Scientists Incorporate Spider’s Silk-Spinning Genes Into Goats

Researchers from the University of Wyoming have developed a way to incorporate spiders’ silk-spinning genes into goats, allowing the researchers to harvest the silk protein from the goats’ milk for a variety of applications. For instance, due to its strength and elasticity, spider silk fiber could have several medical uses, such as for making artificial ligaments and tendons, for eye sutures, and for jaw repair. The silk could also have applications in bulletproof vests and improved car airbags.

Normally, getting enough spider silk for these applications requires large numbers of spiders. However, spiders tend to be territorial, so when the researchers tried to set up spider farms, the spiders killed each other.

To solve this problem, Randy Lewis, a professor of molecular biology at the University of Wyoming, and other researchers decided to put the spiders’ dragline silk gene into goats in such a way that the goats would only make the protein in their milk. Like any other genetic factor, only a certain percentage of the goats end up with the gene. For instance, of seven goat kids born in February 2010, three have tested positive for having the silk protein gene. When these transgenic goats have kids and start lactating, the researchers will collect the milk and purify the spider silk protein into “much, much higher quantities,” Lewis said.
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Study Gives Scientists A Sense Of How Animals Bond

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Scientists have pinpointed how a key hormone helps animals to recognise others by their smell.Researchers at the University of Edinburgh have shown that the hormone vasopressin helps the brain differentiate between familiar and new scents.The study, published in the journal Nature, suggests that when the hormone fails to function, animals are unable to recognise other individuals from their scent.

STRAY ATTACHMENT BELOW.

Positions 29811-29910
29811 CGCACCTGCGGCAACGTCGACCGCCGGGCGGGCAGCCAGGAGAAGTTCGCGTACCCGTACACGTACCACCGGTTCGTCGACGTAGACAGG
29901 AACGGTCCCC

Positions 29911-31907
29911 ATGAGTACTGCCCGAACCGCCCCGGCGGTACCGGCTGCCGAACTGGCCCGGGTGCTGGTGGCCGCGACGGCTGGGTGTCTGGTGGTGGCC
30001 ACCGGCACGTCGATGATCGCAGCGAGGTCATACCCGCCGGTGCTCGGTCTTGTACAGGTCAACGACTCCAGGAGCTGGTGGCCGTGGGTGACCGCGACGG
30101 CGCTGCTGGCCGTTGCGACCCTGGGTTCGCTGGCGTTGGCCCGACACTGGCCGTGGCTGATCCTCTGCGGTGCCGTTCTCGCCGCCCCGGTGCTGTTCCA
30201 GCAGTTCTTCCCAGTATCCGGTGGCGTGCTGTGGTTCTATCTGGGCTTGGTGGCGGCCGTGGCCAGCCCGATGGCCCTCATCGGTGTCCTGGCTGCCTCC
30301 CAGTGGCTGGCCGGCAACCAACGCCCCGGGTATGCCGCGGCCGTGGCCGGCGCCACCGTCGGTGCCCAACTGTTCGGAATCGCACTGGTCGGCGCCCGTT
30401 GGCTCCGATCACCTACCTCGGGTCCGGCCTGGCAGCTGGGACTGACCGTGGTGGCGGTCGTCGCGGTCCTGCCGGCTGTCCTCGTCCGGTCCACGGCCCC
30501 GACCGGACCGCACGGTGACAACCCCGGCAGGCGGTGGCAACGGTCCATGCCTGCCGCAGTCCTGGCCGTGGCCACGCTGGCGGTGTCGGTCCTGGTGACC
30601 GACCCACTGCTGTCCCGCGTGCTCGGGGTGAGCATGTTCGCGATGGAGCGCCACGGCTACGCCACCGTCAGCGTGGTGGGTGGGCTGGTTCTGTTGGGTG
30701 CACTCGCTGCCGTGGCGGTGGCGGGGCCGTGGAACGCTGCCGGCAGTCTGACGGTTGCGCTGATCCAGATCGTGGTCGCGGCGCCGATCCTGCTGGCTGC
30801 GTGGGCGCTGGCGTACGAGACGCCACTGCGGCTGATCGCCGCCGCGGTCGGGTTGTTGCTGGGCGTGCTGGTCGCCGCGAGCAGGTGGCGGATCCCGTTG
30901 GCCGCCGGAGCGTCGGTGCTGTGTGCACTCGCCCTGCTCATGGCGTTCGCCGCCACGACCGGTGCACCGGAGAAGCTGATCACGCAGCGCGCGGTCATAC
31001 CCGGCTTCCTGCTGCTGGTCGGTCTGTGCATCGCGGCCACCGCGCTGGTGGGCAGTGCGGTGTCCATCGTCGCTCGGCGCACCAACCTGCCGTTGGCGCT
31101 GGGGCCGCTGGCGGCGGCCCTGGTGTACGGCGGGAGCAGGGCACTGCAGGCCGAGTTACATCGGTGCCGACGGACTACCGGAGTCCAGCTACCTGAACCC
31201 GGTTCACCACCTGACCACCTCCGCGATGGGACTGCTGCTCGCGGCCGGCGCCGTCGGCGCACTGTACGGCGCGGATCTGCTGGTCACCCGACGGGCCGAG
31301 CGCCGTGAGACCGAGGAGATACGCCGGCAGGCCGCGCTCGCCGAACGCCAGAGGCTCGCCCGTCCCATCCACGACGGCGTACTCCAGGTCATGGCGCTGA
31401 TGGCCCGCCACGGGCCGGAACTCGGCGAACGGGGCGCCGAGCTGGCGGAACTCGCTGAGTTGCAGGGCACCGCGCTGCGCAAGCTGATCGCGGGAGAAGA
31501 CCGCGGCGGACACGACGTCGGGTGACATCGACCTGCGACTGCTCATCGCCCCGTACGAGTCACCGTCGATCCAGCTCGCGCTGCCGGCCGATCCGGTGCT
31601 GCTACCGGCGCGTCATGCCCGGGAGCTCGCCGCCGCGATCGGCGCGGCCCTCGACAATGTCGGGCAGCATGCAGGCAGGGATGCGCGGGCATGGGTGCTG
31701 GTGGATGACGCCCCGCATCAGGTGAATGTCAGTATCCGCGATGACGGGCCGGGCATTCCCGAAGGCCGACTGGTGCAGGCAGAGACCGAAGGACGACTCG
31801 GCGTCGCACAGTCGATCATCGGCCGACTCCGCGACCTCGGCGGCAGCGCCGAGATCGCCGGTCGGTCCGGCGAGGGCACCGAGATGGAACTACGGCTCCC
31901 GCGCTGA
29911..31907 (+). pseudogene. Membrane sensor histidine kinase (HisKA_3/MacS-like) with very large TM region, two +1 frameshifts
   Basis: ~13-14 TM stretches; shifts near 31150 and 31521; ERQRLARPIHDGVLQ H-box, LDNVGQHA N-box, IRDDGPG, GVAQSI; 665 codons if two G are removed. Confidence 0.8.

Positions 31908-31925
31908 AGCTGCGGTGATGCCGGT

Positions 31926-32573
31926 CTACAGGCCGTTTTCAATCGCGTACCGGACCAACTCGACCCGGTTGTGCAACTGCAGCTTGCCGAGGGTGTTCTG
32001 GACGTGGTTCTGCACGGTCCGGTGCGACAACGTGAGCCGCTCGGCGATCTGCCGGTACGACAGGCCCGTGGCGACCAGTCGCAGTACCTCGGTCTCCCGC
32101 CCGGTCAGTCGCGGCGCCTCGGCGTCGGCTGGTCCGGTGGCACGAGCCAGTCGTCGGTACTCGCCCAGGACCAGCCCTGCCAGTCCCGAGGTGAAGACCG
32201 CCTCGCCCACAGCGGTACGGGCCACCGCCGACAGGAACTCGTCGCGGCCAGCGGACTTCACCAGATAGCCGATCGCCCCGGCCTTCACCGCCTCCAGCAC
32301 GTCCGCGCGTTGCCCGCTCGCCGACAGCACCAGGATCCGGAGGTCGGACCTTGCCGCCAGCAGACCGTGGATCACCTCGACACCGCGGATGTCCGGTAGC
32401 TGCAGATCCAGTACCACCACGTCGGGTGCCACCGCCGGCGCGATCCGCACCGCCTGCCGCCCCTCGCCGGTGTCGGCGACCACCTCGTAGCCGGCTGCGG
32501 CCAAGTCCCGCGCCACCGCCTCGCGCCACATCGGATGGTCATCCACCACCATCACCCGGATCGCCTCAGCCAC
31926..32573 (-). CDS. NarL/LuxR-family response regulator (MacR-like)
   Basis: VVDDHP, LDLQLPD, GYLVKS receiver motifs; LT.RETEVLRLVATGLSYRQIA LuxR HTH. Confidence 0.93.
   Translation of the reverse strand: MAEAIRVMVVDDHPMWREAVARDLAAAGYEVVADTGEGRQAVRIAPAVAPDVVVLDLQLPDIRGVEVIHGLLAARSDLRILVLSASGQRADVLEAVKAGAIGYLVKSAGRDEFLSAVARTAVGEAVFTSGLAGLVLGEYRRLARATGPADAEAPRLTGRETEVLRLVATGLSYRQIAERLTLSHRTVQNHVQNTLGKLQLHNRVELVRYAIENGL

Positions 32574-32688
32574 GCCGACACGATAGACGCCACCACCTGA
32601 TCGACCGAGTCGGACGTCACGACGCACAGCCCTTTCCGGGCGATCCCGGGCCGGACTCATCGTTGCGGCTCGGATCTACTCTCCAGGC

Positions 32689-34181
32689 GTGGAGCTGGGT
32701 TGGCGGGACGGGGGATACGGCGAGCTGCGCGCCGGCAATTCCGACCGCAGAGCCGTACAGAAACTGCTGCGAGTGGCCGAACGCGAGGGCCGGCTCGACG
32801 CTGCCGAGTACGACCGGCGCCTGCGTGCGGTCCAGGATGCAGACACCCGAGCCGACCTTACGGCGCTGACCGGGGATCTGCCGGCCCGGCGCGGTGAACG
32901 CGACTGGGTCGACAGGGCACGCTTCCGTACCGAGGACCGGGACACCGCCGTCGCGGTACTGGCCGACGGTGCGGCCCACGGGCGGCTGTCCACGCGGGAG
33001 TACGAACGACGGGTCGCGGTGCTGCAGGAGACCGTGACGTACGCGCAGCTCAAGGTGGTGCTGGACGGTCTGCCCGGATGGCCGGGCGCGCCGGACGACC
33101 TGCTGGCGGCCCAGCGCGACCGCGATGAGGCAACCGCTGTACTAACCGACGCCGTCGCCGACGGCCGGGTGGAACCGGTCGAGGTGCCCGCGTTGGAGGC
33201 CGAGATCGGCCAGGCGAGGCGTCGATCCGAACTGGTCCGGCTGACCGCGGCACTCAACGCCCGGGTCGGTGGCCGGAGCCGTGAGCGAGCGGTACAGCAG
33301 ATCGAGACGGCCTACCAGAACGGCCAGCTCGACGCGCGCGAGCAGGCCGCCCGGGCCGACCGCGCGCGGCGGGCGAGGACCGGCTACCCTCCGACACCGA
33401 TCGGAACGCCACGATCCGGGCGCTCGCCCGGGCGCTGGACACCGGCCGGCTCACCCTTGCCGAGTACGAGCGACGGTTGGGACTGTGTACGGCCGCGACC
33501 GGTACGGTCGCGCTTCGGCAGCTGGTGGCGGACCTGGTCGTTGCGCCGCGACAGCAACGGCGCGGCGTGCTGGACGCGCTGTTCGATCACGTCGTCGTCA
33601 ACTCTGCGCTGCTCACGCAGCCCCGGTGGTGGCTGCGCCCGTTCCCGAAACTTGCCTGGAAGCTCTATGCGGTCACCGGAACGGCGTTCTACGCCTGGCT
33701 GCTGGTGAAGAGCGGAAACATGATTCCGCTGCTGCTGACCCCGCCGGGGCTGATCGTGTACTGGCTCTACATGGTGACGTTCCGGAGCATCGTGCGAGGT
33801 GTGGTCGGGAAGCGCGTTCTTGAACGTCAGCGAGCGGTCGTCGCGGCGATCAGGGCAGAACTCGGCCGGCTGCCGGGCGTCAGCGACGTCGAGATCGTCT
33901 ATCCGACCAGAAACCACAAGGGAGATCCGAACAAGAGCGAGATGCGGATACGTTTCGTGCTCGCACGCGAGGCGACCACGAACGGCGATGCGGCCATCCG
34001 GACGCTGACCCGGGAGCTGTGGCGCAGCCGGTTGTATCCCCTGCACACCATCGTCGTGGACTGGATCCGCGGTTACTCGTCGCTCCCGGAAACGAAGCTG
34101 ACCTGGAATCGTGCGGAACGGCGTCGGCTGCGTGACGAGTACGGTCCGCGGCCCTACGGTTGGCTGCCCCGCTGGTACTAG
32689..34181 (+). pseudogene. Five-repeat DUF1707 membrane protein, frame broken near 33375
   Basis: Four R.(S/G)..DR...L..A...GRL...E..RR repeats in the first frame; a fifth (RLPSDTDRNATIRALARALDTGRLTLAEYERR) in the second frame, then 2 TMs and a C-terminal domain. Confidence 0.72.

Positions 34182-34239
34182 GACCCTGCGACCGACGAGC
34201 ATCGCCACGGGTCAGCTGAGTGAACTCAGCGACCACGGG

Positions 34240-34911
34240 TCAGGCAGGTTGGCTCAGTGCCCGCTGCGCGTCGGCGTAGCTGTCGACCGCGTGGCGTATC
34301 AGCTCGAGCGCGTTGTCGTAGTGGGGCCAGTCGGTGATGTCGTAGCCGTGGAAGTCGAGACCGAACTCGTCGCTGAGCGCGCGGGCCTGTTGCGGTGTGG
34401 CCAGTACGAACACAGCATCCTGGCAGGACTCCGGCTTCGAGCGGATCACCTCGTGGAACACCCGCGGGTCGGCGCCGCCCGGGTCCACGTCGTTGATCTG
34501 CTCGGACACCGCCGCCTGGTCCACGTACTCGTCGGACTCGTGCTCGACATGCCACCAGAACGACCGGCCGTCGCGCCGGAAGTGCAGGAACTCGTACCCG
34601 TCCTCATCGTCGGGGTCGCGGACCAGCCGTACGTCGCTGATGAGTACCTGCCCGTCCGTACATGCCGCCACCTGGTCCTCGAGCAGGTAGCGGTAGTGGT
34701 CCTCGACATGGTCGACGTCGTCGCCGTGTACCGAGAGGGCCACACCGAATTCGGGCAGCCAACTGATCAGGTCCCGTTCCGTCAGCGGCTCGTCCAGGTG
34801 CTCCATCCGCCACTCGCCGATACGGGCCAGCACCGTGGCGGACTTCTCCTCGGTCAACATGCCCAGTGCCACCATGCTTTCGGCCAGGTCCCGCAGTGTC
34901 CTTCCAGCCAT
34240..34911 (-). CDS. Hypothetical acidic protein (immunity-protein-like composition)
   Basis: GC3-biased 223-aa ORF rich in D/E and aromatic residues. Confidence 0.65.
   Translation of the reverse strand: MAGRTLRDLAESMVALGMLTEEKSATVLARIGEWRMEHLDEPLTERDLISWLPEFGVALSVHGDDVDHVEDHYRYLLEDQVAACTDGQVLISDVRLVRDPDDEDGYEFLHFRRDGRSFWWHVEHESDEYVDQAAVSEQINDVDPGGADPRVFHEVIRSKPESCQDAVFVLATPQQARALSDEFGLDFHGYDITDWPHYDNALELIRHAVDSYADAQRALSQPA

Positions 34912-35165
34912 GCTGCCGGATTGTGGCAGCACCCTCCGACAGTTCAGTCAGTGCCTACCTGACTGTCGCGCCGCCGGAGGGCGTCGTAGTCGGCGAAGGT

The ability to recognise others by smell is crucial in helping animals to establish strong bonds with other animals.The research, funded by the Biotechnology and Biological Sciences Research Council (BBSRC), may offer clues about the way people make emotional connections with others through smell and deepen our understanding of the role scent plays in memory.Many scientists think a failure in this recognition system in humans may prevent them from forming deep emotional bonds with others.
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Cat Owners More Educated Than Dog Owners

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Cats have long been thought to be cleverer than dogs – and now it seems the same is true of their owners. People with cats are more likely to have university degrees than those with dogs, according to a scientific survey of pet ownership.The study also revealed that the combined cat and dog population of Britain is more than 20.8 million – 50 per cent higher than previously thought. Researchers at the University of Bristol say that the superior intelligence of cat owners is unlikely to be caused by their exposure to the famously cunning and selfish pets.

Rather, more educated people tend to work longer hours and choose a pet to fit their lifestyles. Unlike dogs, cats require no walking and can manage with little human company.Dr Jane Murray, Cats Protection Lecturer in Feline Epidemiology, who led the study, said: “We don’t think it is associated with income because that was one of the variables we looked at, and there was little difference.

“Cats require less time per day than a dog, so they are more popular with educated people who work late and have long commutes.”Homes with degree-holders were 1.36 times more likely to have a cat than other households. The same homes were less likely to have a dog than households where no-one went to university.
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